OHBD 2015

OHBD 2015

Wednesday, December 28, 2011

Reflections on Diversity and When Does Letting Your Child Fail Help Them Learn to Succeed


One Thursday evening this fall, I was wrapping up my evening of catching up on work after the kids were asleep. I saw the schedule of events from my second son’s school. I felt a sick feeling in my stomach. I saw in black and white -- the deadline to enter the art contest called Reflections was the next day. Normally, I hound him for weeks to complete his entry. This year, it had slipped my mind except a mention a week before. I was busy with work and trying to pull off my first charity auction. I felt the nausea of working mom guilt creeping in .. but my mind rebelled, “It was not too late!”

I circled the deadline and put it on the kitchen counter. My hope was he had prepared something and just needed a reminder to bring to school – I knew it was a long shot but maybe. I came down in the morning and he was printing something off. I felt a weight lift . . .until I looked at the paper. It had weird lines running across it. But worse, I could see clearly he had just thrown some words on top of a background this morning. The nauseous feeling from the evening before returned with a vengeance.

Still not willing to admit defeat, I told him I would send a frame with him. He could work on it during the day and hand it in before the end of the day. He usually has no problem writing poetry so I was still hopeful. The theme was diversity. We talked a bit as he got ready about how that applied in our lives. We discussed that his dad is from Greece, my parents are from Holland and Indonesia and his sister is from Ethiopia. And we all have diverse interests and talents.

He rode his bike off to school and I crossed my fingers. After he left, I thought could help him a bit more. I collected some pictures of our family and different trips we had taken I thought might provide him some inspiration. I dropped them off at this school. I was rewarded by one of his huge ear to ear grins and a “THANKS MOM!!”

Later in the day, I checked my voicemail and saw a number on my cell I did not recognize. I was surprised when the message was from Damian. He was sobbing as he spoke. Something about he couldn’t get it done in time and they wouldn’t even let him turn in what he had done because he did not fill out the form which required a parent’s signature. My heart sunk; the depth of his pain and disappointment became mine as his words washed over me.

I felt like I let him down in a big way. But another voice in my head countered, “Maybe you didn’t. Maybe allowing him to fail will help him. He didn’t do what he needed to for this and you can’t always do it for him.” I know I am not unique in wanted to helping my children be successful. It is hard for me to see one of them fail when I could lend them a hand and help them get a different result. Damian is unorganized. He constantly forgets his homework, his chores, his gear for sporting events, and the list goes on. We are trying to help him manage his responsibilities for himself. But he has a long way to go.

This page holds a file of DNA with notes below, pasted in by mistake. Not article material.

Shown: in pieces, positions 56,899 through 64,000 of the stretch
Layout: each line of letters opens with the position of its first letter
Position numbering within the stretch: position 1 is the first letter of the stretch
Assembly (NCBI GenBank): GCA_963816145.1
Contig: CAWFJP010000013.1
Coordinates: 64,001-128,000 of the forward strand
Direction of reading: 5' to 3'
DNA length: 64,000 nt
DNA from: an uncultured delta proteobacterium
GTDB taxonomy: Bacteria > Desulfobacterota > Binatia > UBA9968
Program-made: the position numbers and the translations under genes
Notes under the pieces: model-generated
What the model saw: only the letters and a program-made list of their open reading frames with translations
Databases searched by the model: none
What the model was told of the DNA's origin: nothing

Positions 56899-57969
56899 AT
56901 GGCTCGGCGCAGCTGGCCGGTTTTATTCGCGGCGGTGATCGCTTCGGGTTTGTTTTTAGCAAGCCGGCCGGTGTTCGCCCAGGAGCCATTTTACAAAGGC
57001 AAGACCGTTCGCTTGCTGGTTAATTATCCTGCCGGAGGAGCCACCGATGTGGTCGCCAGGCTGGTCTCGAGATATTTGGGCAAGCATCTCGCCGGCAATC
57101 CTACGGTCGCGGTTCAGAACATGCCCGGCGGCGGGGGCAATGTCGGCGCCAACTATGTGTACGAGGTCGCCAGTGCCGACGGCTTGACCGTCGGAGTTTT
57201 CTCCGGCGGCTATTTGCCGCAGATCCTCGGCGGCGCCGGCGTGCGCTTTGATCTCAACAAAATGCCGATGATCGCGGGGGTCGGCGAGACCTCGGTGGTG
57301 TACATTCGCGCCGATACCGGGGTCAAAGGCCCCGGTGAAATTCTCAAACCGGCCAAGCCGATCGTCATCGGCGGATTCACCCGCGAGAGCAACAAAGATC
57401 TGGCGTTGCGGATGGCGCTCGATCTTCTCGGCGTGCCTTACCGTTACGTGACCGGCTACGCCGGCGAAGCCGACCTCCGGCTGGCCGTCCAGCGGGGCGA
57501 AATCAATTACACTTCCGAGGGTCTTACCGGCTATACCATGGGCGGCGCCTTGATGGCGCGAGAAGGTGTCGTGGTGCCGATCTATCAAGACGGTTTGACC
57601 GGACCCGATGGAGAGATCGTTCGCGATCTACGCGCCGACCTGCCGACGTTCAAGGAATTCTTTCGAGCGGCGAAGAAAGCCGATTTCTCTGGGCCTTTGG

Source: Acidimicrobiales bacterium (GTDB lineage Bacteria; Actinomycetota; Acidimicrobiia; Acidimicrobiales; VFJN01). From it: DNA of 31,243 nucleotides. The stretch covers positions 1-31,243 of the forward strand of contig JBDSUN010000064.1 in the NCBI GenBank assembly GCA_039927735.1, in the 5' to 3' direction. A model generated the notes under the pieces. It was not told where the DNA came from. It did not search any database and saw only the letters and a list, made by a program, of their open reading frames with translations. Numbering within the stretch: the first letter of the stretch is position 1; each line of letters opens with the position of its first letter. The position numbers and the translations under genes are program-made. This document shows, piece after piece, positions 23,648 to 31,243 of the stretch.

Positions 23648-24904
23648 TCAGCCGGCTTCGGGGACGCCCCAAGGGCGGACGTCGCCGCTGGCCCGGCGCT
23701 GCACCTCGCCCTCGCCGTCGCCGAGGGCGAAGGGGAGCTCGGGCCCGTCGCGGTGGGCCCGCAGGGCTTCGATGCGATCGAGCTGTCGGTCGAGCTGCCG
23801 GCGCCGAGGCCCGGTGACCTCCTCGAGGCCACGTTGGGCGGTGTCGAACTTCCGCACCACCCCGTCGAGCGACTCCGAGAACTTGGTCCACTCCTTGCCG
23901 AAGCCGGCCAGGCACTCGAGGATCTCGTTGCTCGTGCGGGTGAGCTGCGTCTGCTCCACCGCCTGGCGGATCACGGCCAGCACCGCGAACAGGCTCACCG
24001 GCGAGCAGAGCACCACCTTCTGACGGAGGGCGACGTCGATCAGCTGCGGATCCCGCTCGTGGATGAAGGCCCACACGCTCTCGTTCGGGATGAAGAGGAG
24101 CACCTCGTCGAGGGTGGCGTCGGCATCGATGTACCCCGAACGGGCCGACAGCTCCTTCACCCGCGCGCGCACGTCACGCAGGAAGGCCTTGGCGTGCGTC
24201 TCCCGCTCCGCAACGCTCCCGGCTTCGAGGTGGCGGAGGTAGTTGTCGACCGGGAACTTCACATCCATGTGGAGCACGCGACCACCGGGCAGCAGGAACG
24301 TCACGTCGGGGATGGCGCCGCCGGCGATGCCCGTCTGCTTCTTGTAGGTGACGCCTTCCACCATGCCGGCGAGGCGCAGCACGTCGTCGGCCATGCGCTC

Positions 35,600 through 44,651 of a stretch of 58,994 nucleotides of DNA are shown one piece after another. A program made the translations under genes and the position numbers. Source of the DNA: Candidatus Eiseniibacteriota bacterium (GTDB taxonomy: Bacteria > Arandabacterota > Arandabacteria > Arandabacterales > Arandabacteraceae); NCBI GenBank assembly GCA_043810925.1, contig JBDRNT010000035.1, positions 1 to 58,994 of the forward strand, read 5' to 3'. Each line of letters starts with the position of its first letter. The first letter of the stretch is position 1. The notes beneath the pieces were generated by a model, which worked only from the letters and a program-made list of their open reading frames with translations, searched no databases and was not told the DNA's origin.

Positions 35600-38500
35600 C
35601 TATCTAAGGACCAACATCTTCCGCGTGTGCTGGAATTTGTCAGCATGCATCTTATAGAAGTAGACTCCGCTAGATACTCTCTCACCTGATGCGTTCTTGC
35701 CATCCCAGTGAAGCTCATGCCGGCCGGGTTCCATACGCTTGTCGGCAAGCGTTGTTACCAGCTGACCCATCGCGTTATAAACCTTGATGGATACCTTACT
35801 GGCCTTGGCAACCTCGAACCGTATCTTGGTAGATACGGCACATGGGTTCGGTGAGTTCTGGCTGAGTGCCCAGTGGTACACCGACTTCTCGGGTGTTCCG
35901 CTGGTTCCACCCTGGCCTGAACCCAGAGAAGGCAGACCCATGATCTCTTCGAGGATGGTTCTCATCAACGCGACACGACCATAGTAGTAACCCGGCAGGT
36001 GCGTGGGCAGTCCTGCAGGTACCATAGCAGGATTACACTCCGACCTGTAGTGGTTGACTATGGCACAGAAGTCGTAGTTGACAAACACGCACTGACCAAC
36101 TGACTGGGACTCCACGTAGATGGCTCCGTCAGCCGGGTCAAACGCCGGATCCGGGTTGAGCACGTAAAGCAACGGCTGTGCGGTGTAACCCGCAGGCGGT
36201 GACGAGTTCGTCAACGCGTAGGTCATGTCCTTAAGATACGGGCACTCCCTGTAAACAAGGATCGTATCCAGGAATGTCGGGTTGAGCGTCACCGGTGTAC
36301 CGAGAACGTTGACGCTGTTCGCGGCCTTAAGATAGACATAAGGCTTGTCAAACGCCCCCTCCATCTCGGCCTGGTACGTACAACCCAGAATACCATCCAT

Allowing my beloved children to fail and sample the bitter taste of disappointment is excruciating for me. I don’t know in this case if I did the right thing. I am not sure if I want to believe I did to make myself feel better. He brought his poem home. He had crumpled it in a ball and didn’t even want to show me. I rescued it after he went to bed and when I smoothed out the paper I saw his traditionally messy handwriting. But when I read it, the words drew me a picture of our family and diversity intermingled that made me both ponder and smile.

Diversity is family, black, tan, white, everything.
My sister was adopted from Africa; me and my bro are from America.
My dad is a Greek; my mom is a Dutch.
Yes, that’s four nations, you genius!
We, in my family, are all different you see,
My dad is a b-ball coach and knows how to teach calculus.
Now my 3 year sister loves to boss us around, but she is the cutest girl in town.
Me and my brother play two sports and love to read.
My mom is the lawyer. Yes please, now that’s diversity!

I hope next year he can take his considerable talent and combine it with some planning so he can share it again in the competition. Our diverse family is pictured with Damian showing his off-key nature and timing.

Saturday, September 24, 2011

Complete Trust - Motherhood Reward and Responsibility

A recent Tuesday early morning, I was snoozing contentedly, savoring the last few minutes of peace before the hustle of getting Leyla and me out the door. I hear my firstborn’s newly deep voice roust me, “MOM!” I felt the prickling of irritation rise as I saw the opportunity to revel in those final moments fading. I responded according and asked brusquely, “What do you need?” He then again said, “MOM!!” and I could hear the tears he was holding back in his voice. I found myself fully upright in bed on instinct. I then saw him standing next to my side with blood on his chin and forehead mixed with tracks from his recently shed tears. I noticed his hands are also bloody. I was now fully and painfully awake. “What happened honey?” I asked feeling guilty for my earlier thoughts. He said, “I fell when riding my scooter to the bus stop.”

I got up and cleaned up his face and hands as best I could so I could see how badly hurt he was. To my mother's eye (experienced from a number of his incidents as well as numerous ones myself as a child), it didn't look good but also did not appear serious enough that an emergency room visit was warranted. I made an appointment with our family doctor for later that morning to confirm.

I then got his little sister ready for pre-school and prepared for the delay in my work day start. Out of the corner of my I eye, I could see he lying in our bed looking more like my little boy than the gangly teenager he has become. “Mom, can you stay home with me today?” he asks. My first response was, "No I have a day full of meetings. I will take you to the doctor and then your dad will come home early.”